Fender Champion Lap Steel Electric Guitar (1950)

Fender  Champion Lap Steel Electric Guitar  (1950)
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$1,400.00 + shipping
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Item # 8951
Prices subject to change without notice.
Fender Champion Model Lap Steel Electric Guitar (1950), made in Fullerton, California, serial # 1307, yellow pearloid finish, hardwood body, original tweed hard shell case.

This 1950 Champion is a very early example of Fender's "bread and butter" lap steel guitar from the 1950s. Although designed as a student instrument, the Champion Steel was -- and remains -- a great-sounding guitar fully suited to professional use then or now. The flashy plastic-covered symmetrical two-bout body has a chrome bridge and cover plate with dome-top knurled knobs. The very low serial number "1307" is stamped on the bridgeplate where the strings anchor through the body; the pots are original with the visible date code indicating manufacture during the 21st week of 1950. All the screws are slot-head.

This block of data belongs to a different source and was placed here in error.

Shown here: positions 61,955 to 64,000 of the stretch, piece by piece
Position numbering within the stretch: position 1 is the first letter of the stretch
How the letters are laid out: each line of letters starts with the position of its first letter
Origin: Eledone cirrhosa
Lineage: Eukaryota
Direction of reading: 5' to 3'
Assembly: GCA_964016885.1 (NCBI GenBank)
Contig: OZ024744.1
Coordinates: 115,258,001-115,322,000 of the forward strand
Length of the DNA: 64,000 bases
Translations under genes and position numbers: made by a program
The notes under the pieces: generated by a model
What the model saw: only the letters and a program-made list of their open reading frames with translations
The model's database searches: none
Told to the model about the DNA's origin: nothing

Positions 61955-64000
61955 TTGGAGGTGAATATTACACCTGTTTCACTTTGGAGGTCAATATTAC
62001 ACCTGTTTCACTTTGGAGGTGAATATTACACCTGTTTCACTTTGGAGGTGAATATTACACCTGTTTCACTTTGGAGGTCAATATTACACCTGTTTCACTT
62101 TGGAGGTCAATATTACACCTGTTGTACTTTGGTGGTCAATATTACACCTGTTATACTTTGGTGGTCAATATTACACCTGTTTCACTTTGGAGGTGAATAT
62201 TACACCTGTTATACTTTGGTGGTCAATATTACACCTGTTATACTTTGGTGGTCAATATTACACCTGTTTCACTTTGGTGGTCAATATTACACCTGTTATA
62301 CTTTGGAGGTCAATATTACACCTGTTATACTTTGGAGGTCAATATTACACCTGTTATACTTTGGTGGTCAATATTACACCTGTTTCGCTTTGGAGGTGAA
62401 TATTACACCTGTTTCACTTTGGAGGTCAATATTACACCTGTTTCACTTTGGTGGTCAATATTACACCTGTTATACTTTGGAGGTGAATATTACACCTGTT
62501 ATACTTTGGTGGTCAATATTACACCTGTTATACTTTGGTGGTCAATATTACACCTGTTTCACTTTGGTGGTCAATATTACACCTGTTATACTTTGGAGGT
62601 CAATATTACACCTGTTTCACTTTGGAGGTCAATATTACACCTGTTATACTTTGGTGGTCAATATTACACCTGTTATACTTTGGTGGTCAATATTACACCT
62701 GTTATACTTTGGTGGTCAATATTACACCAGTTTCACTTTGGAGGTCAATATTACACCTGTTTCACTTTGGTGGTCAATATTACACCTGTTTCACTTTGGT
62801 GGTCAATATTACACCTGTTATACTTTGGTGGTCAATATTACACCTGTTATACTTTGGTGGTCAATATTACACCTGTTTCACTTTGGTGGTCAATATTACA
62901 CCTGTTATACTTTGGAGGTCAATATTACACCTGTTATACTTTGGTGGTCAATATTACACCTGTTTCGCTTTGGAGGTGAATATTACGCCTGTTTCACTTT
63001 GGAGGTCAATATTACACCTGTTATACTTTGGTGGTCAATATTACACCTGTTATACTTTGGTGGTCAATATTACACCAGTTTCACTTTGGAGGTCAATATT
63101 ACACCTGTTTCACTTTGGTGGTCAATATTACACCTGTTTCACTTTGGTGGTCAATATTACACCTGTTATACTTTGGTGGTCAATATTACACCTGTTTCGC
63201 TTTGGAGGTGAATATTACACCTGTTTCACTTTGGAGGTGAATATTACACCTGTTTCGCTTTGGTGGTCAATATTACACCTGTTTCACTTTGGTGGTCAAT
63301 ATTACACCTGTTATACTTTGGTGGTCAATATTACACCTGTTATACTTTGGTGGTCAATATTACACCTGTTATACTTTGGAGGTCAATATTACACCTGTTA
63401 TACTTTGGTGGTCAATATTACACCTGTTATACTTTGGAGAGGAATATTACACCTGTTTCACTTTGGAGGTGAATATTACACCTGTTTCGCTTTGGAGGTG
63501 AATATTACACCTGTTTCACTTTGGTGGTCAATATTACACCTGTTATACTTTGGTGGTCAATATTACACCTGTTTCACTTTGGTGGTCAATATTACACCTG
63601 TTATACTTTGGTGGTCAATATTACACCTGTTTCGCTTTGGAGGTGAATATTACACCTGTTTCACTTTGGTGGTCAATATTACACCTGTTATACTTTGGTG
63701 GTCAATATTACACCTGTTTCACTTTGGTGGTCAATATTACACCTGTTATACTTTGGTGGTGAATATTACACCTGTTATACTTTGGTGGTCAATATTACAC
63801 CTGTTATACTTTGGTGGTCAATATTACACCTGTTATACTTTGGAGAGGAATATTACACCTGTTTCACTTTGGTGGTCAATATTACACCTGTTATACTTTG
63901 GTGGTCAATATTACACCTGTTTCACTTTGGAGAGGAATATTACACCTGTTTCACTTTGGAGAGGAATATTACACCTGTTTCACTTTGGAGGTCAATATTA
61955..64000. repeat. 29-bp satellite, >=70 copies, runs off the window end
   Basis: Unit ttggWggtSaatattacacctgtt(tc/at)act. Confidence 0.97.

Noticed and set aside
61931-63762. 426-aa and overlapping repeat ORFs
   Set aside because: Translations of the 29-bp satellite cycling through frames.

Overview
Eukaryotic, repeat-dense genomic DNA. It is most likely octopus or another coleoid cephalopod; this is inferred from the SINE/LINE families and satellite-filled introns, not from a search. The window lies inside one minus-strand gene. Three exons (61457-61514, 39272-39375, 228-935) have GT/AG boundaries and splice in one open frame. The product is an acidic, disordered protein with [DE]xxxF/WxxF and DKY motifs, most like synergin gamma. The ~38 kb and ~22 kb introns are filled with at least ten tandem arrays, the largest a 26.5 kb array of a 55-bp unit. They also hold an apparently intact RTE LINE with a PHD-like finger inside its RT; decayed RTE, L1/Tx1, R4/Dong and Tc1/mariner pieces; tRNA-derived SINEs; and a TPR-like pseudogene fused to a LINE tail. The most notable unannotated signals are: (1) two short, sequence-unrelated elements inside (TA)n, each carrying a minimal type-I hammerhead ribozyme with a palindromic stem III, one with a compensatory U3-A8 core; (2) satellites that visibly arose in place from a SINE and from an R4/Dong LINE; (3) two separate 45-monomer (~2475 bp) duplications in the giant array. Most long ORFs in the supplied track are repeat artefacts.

The metal fingerboard plate pinned to the body has black paint screening to outline fret positions. The headstock has metal facing with integral nut stamped with lighting bolt logo and "Fender Electric Instrument Co. Fullerton, California". Over the years many Champs have sacrificed their pickups to provide the engine for vintage Telecaster recreations -- this one has avoided that fate. A very cool steel guitar, a fine-sounding player, and a genuine early 1950s Fender Broadcaster-era instrument at a relatively reasonable price!
 
Overall length is 29 3/4 in. (75.6 cm.), 7 1/2 in. (19 cm.) wide at lower bout, and 1 3/8 in. (3.5 cm.) in depth, measured at side of rim. Scale length is 22 1/2 in. (572 mm.). Width of nut is 2 1/4 in. (57 mm.).

Overall very fine original condition overall, with some light general wear. The early Broadcaster-era pickup was just perfectly rewound by coil-and-wire guru Tom Brantley and sounds transcendent. The (non-safety-slot) Kluson Deluxe tuners are newer...everything else is as it left Fullerton in 1950. The original first version of the classic tweed HSC is endearingly cheaply made, a reminder of how little the Fender company started out with. A really cool historic piece of the Leo Fender story and a great-sounding steel for the ages. Excellent Condition.